I’ve hit the mother load! Thanks!
Haha! Thank you.
I’m passing this on to every teacher I know! A great ‘all-in-one’ package of perceptive, experienced & forward thinking educational reflections & designs. I mention you so many times is like we’re married! 😉
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Reblogged this on Excellence & Growth Schools Network.
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Reblogged this on Kesgrave High School and commented:
A really useful overview of teaching ideas – let me know what you think. Tim
Reblogged this on Educationsupportuk and commented:
A great starting point for those already planning for teaching and learning conferences, seminars, department meetings or coaching sessions – there is something for everyone. Thanks Tom
[…] Ideas for Teaching better: All in one place (Tom Sherrington) […]
Reblogged this on Carol's Learning Curve and commented:
Brilliant stuff here by Tom 🙂
[…] ahead this term with these resources, tips and suggestions collated by @headguruteacher, for help with everything from planning great lessons to dealing with […]
[…] Another relative hit on the blog was one where I just recycled all my blogs about lessons in a list of links: Ideas for teaching better all in one place. […]
[…] Ideas for teaching better all in one place- Tom Sherrington […]
Absolutely spot on blogpost
I agree! This is a helpful overview. I have positive outlook of this, thank you!
[…] Ideas for Teaching Better. All In One Place. (Tom Sherrington) […]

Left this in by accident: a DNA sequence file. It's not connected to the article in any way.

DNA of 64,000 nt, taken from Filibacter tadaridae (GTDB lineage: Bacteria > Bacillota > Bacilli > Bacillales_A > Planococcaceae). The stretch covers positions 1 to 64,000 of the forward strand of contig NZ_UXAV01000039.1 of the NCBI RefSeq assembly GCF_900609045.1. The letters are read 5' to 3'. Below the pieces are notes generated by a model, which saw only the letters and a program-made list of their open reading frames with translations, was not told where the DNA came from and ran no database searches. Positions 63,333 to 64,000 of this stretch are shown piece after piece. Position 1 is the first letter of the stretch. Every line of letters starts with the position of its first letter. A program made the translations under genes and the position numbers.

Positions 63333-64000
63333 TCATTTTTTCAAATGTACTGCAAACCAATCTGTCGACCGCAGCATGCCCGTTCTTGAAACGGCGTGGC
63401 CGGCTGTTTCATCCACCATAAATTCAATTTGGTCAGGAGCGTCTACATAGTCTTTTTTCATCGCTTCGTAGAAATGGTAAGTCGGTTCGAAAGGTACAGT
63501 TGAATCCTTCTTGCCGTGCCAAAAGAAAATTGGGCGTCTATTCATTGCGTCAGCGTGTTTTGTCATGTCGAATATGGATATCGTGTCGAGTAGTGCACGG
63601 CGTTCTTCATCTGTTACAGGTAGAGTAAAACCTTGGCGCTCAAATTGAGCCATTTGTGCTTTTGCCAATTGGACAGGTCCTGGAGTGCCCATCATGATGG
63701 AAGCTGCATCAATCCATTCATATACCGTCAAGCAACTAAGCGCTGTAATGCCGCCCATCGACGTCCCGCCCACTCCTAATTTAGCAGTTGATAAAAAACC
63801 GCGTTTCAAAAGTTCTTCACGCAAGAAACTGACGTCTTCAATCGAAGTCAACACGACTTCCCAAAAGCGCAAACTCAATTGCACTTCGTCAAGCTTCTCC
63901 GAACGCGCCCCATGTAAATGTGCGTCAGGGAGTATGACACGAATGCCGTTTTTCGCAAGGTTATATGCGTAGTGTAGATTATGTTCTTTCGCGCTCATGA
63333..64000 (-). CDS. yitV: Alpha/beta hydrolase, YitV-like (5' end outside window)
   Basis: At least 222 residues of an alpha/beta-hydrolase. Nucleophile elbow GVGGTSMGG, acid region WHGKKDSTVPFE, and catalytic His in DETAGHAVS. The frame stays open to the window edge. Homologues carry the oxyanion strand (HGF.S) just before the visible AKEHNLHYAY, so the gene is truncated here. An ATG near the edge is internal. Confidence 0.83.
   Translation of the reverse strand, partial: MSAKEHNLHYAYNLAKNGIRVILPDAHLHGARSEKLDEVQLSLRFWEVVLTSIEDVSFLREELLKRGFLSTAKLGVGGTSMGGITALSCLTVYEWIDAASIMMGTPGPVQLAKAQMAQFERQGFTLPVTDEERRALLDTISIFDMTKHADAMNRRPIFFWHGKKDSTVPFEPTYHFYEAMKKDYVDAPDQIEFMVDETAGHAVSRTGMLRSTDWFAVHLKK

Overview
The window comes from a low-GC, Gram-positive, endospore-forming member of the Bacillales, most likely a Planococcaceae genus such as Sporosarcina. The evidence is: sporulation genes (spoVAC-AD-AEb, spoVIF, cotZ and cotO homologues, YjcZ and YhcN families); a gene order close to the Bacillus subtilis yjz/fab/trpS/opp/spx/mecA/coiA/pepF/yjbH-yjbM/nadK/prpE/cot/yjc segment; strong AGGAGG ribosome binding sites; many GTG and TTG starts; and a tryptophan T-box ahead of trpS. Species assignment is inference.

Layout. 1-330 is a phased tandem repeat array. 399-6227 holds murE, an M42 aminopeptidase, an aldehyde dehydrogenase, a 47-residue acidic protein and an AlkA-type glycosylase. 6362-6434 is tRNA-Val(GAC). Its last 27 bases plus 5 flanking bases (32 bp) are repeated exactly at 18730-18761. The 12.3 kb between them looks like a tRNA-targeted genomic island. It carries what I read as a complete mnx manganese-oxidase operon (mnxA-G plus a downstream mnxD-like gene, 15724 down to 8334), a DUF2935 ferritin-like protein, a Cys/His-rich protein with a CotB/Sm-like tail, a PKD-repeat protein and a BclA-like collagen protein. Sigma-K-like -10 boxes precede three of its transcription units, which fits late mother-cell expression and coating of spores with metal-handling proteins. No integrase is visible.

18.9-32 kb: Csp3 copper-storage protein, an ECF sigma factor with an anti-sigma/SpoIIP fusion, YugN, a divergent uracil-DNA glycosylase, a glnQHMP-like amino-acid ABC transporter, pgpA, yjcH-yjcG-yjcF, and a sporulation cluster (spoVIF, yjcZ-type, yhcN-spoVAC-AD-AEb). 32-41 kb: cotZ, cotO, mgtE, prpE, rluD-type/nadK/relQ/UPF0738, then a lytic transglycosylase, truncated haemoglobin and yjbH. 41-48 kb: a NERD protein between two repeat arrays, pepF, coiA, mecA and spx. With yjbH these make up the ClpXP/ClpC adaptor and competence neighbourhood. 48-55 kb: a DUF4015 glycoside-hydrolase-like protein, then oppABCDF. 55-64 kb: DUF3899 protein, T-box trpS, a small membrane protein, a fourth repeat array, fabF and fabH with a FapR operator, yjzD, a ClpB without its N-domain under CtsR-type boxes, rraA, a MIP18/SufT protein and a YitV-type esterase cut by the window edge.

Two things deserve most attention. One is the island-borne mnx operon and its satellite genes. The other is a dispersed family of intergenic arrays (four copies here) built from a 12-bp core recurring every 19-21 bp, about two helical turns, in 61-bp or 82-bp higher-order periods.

[…] off topic for a second. Tom Sherrington is a headteacher and his series of pedagogy postcards and great lessons blogs were really useful in my first few years of teaching. Worth a […]
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[…] When I trained, there was a time of flux in teaching. We had just embarked upon the era of controlled assessment, the Department for Education was headed up by Gove and OFSTED were very keen on progress in lessons, in books and engagement. We were taught about the importance of literacy and numeracy, teaching that suited student’s learning styles and differentiation. We covered behaviour and voice management twice over that year. We learnt about what Ofsted wanted in terms of engagement. All students had to be “engaged”, teacher talk had to be minimal, mini-plenaries were regular and objectives had to be clearly stated and revisited to demonstrate that all learners had made progress in that 50 minute lesson. Most CPD was either going on a course, watching another teacher, or being watched yourself, which carried with it the aforementioned expectations. Webinars, podcasts and even blogs were in their infancy. At the time I remember my main sources of internet based CPD being Frenchteacher.net, Classteaching and Tom Sherrington’s blog. All of these were and are quality blogs and have clearly stood the test of time. If you are starting out in your career, I would recommend the teachers guide you can find on Frenchteacher (although for an expanded version you can buy Steve’s books on Amazon) and Tom’s Pedagogy Postcards. […]